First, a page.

WASHINGTON, D.C. — LGBTQ citizens’ access to healthcare just got a little more tenuous based in the so called “Denial of Care Rule,” which basically allows anyone who expresses a moral or religious objection to deny treating LGBTQ individuals, those living with HIV/AIDS and women seeking reproductive care.
The U.S. Department of Health and Human Services (HHS) said its move establishes “conscience protections,” whereby the department’s Office for Civil Rights would take the side of individuals who do not want to provide services, such as abortion, that they say conflict with their morals or religion.
The rule was proposed more than a year ago, and reinforces a set of 25 laws passed by Congress that protect so called “conscience rights” in healthcare according to HHS.
The department said in its announcement that it is creating a new division, dubbed the Conscience and Religious Freedom Division, within its civil rights office that will devote resources and personnel to enforcing the new guidelines and ensuring compliance.
California Rep. Kevin McCarthy, the No. 2 Republican in the House, spoke at the announcement last week, praising the rule and blasting the department’s policies under former President Barack Obama.
“In the past, this department’s silent refusal to defend our rights sent a very clear message: Now is not the time for freedom; it is the time for you to conform,” McCarthy said. “What a difference one year makes.”
GLMA: Health Professionals Advancing LGBTQ Rights issued a statement saying, “The Denial of Care rule does nothing but encourage discrimination in healthcare against LGBTQ people, people living with HIV and women, all of whom already face frequent and pervasive discrimination when seeking healthcare. The government’s role is to support access to care by protecting patients’ rights, not to promote the notion that healthcare providers have a license to discriminate against already vulnerable patient populations.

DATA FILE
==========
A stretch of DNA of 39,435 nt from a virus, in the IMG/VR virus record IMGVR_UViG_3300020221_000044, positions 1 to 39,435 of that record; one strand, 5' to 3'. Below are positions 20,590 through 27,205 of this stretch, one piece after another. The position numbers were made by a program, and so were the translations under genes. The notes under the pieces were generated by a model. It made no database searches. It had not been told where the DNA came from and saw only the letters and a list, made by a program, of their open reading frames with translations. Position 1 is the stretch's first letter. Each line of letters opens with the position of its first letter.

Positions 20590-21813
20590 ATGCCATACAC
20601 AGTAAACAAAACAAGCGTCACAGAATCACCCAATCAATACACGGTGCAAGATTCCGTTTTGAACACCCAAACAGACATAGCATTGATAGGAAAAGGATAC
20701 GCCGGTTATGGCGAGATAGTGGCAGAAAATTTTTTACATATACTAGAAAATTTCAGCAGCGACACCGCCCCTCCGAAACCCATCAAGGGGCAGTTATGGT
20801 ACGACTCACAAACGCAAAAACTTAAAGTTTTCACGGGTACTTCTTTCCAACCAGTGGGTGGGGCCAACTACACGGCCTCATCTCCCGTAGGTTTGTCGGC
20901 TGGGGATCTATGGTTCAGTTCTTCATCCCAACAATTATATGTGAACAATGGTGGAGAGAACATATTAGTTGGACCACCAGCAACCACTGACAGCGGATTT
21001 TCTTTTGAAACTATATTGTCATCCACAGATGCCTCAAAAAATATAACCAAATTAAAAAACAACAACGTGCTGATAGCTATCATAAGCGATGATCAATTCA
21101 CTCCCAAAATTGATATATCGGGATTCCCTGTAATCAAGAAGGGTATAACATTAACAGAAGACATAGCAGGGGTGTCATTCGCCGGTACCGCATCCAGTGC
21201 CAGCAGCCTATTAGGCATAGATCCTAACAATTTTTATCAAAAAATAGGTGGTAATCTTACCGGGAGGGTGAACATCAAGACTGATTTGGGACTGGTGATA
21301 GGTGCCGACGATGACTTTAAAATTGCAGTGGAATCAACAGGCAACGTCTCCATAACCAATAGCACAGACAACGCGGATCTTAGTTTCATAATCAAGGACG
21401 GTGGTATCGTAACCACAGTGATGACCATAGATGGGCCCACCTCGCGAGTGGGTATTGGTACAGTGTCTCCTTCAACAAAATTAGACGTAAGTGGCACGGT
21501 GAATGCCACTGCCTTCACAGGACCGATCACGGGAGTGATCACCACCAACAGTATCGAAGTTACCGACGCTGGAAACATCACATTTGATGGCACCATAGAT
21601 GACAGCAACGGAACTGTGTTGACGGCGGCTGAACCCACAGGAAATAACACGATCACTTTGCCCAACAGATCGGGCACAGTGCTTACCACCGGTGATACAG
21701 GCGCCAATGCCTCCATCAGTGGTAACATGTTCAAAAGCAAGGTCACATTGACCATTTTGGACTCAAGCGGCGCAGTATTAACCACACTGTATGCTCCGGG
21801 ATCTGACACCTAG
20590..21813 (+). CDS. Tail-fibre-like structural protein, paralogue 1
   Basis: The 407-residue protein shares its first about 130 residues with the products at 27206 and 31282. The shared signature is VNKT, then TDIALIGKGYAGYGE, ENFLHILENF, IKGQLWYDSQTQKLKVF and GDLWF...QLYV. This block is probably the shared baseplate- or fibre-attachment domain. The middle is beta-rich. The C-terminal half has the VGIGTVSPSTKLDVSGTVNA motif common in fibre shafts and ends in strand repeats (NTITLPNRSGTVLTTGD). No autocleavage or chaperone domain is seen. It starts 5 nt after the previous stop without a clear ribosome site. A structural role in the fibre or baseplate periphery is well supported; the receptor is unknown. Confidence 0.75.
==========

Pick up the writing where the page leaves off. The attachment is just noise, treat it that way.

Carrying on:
“The Denial of Care rule also stands in direct conflict with the Joint Commission and the major medical and health professional associations representing physicians, nurses, nurse practitioners, physician assistants, psychologists, social workers and other healthcare providers that have adopted standards to ensure all patients, including LGBTQ patients, are treated with respect and without bias and discrimination in all healthcare settings. All major health professional associations, including the American Medical Association, American Nurses Association, American Psychological Association and National Association of Social Workers, have adopted policies recognizing the detrimental impact discrimination has on the health and well-being of LGBTQ people.
“As we expressed previously, this regulation endangers the lives of LGBTQ people by encouraging healthcare providers to refuse care based on a moral objection. Any such measure is antithetical to the values we share as healthcare providers.
“In light of this announcement, GLMA will redouble its advocacy efforts to prevent discrimination against LGBTQ patients and ensure healthcare providers uphold the ethical standards of their professions by providing care to patients free of bias and discrimination.”
GLMA’s stated mission is to ensure equality in healthcare for LGBTQ individuals and healthcare professionals by “working to combat homophobia within the medical profession and in society at large; to promote quality health care for LGBTQ and HIV-positive people; and to support members challenged by discrimination on the basis of their sexual orientation.”
National Center for Lesbian Rights (NCLR) Policy Director Julianna S. Gonen issued this statement:
“This rule does not just implement existing federal conscience protections for healthcare providers, it dramatically expands them in ways that will lead to dangerous denials of reproductive health care, and put vulnerable populations, including LGBTQ people, at risk of increased discrimination. We’ve seen firsthand, through our Legal Help Line and our Rural Pride campaign, that health care discrimination against LGBTQ people is already pervasive and causes serious harm to individuals and families. In many communities in this country, LGBTQ people routinely face open hostility and outright denials of care from doctors, hospitals, therapists, and other health care providers. Rather than addressing this serious problem, HHS issued a rule that will make it worse.”